Many districts within South Carolina have implemented policies that require attendees to refrain from cheering, whistling, applauding, or displaying other boisterous behavior until all the graduates' names have been announced during the roll-call portion of the graduation commencement ceremony. Violators of these decorum policies may potentially be removed from the ceremony by law enforcement. While graduation ceremony decorum polices are legally permissible and intended to facilitate an orderly ceremony and ensure that all the names of graduates are audible as they are announced, districts should be aware that the implementation of such policies may potentially subject them to liability. The potential for liability may arise from the ejection of a parent/guardian or other attendees from the graduation ceremony by law enforcement due to excessive cheering or behavior deemed impermissible by the district's graduation ceremony decorum policy. In fact, in 2012, a district in Florence County was sued by a parent of a graduating high school senior who was removed from a graduation ceremony and arrested by local law enforcement after the parent cheered “too loudly” when her daughter's name was called, in violation of that district's decorum policy. Upon her ejection from the graduation ceremony, the parent was subsequently arrested and charged with disorderly conduct, which was eventually dismissed. Shortly thereafter, the parent filed a complaint against the district, the City of Florence, and the City of Florence Police Department for wrongful imprisonment, abuse of process, defamation, assault and outrage. While the actual liability against the district was unlikely due to various immunities provided by the state law and the fact that the arrest was facilitated by law enforcement, the district resolved the case for a nominal value. As this case illustrates, when a parent or other family member is ejected from their loved one's graduation ceremony and/or arrested by law enforcement, a district is subject to various claims including but not limited to wrongful arrest, false imprisonment, defamation, assault, defamation, and/or outrage. Districts may also face claims for negligent hiring, training, or supervision if the removal and/or arrest of a graduation attendee involves School Resource Officers (“SROs”). Although there is a small chance that similar allegations against a district will actually result in liability, districts should be aware of the potential claims that may result from the enforcement of the graduation ceremony decorum policies in conjunction with the presence of local law enforcement. Valedictorians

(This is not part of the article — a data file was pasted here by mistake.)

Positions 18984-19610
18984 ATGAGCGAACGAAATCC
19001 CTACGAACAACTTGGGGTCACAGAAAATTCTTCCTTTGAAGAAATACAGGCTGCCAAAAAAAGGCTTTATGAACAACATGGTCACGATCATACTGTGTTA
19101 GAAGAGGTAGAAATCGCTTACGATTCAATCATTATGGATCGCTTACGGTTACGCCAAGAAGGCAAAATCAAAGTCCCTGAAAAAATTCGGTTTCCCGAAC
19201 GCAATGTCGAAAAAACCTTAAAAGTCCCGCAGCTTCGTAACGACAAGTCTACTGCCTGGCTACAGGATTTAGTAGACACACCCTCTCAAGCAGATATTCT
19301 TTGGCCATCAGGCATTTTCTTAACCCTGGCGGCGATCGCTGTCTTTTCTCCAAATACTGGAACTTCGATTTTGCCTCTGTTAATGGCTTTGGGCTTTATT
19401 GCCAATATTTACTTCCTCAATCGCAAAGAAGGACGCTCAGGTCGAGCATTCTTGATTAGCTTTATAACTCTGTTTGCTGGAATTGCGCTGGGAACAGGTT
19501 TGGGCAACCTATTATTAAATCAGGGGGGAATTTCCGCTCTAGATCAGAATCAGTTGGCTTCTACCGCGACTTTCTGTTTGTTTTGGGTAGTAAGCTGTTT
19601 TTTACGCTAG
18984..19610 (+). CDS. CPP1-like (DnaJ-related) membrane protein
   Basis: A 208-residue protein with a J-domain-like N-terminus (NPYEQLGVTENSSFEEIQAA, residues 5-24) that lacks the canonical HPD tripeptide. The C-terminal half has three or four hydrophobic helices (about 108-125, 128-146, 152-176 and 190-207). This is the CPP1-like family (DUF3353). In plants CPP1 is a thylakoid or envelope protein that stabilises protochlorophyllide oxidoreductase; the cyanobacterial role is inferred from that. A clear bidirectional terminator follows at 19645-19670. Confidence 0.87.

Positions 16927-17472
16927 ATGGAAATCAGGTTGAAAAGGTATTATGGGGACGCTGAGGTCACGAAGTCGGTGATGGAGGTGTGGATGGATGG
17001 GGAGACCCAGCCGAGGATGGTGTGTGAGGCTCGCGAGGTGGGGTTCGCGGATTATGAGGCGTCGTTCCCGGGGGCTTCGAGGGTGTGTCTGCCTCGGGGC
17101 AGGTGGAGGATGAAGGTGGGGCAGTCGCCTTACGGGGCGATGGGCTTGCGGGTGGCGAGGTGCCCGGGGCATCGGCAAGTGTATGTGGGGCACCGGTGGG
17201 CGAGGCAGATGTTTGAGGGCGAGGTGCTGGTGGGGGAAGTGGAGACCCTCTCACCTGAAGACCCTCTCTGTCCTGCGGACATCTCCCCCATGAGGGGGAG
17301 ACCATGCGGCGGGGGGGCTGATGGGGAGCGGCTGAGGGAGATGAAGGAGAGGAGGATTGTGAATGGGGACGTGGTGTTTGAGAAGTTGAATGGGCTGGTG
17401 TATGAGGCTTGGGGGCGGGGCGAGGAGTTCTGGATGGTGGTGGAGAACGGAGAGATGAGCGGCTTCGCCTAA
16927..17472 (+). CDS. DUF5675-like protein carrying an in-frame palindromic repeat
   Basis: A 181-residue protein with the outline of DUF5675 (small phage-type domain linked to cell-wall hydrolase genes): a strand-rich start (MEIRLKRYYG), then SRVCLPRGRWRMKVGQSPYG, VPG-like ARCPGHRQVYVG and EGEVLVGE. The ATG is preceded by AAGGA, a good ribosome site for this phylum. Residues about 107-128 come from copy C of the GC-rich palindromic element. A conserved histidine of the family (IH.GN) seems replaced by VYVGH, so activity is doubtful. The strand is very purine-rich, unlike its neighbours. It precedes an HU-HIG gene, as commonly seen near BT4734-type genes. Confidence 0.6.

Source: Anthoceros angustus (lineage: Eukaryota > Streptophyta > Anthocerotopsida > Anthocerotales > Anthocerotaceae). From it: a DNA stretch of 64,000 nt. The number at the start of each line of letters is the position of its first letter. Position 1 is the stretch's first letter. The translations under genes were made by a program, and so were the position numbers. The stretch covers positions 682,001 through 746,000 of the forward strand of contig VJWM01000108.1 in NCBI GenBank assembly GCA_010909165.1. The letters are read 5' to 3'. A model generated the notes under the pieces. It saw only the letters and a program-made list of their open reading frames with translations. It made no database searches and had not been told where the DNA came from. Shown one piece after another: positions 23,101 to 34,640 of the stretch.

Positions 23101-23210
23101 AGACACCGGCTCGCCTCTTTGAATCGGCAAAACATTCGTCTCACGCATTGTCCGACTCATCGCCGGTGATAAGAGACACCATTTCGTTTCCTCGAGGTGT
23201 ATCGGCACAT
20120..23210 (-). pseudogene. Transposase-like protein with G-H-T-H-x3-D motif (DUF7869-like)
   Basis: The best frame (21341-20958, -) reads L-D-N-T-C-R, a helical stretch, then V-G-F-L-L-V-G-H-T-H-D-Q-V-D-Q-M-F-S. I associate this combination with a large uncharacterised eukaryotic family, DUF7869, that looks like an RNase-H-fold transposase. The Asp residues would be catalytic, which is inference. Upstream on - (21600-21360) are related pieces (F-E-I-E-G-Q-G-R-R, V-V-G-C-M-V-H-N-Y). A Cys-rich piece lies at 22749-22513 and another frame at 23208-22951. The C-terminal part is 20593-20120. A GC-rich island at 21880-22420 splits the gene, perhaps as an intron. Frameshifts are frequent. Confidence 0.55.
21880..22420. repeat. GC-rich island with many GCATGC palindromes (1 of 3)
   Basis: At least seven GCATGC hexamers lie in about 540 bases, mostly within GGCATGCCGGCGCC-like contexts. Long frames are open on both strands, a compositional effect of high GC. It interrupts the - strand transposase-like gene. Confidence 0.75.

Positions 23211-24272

The tradition of schools recognizing the student with the highest grade point average (GPA) has recently prompted several challenges from students and their parents and/or legal guardians. Specifically, challenges often arise when a student's class ranking is decreased due the transfer of a student from another district with a higher GPA or when it appears that a student's status as a valedictorian is due an accommodation, such as homeschooling, which allowed the student more opportunities than other students to take advantage of advanced placement and other weighted courses. It is important for districts to set clear policies that establish the method in which student GPAs and class rankings are calculated, and districts should clarify the manner in which valedictory and other academic honors are conferred upon students. Policies should be applied consistently each year when awarding honor status, and “perks” that accompany that status should not be adjusted depending on the student who receives the honor. In other words, school administrators should ensure that they calculate student GPAs to determine class ranking and the selection of the valedictorian in good faith and in a manner consistent with their established policies to prevail over challenges from students or his/her parent/legal guardian. The Supreme Court of South Carolina has consistently refused to interfere with the internal decisions of school administrators and districts “unless there is clear evidence of corruption, bad faith, or a clear abuse of power.” Davis v. Greenwood Sch. Dist. 50, 365 S.C. 629, 635, 620 S.E.2d 65, 68 (2005); accord Singleton v. Horry Cnty. Sch. Dist., 289 S.C. 223, 227–28, 345 S.E.2d 751, 753–54 (Ct.App.1986). In the case of Palms v. District of Greenville County, 408 S.C. 576 (2013), a student's parents sought a writ of mandamus directing that district to restore high school student's GPA and class rank to the higher levels originally calculated under district's formula for transfer students, following reduction of the students GPA after other parents expressed concern that the transferor school inflated grades. The Court held that the parents failed to present a justiciable controversy because there was no evidence that district acted corruptly, in bad faith, or that it abused its power when it recalculated the student's GPA and ranking. The Court further explained that grade calculation was fundamental function of district, and disputes such as what student would be named valedictorian were academic disputes for the district to resolve, not the courts. Therefore, it is clear that districts may prevail in legal disputes arising from its calculation of grade point averages and determination of its valedictorians as long as established policies are followed in good faith and in a consistent manner. Should you have any questions about your district's policies or practices related to graduation exercises, please feel free to contact this firm. White & Story, LLC wishes all our state's 2017 graduates much success in their future endeavors. Download PDF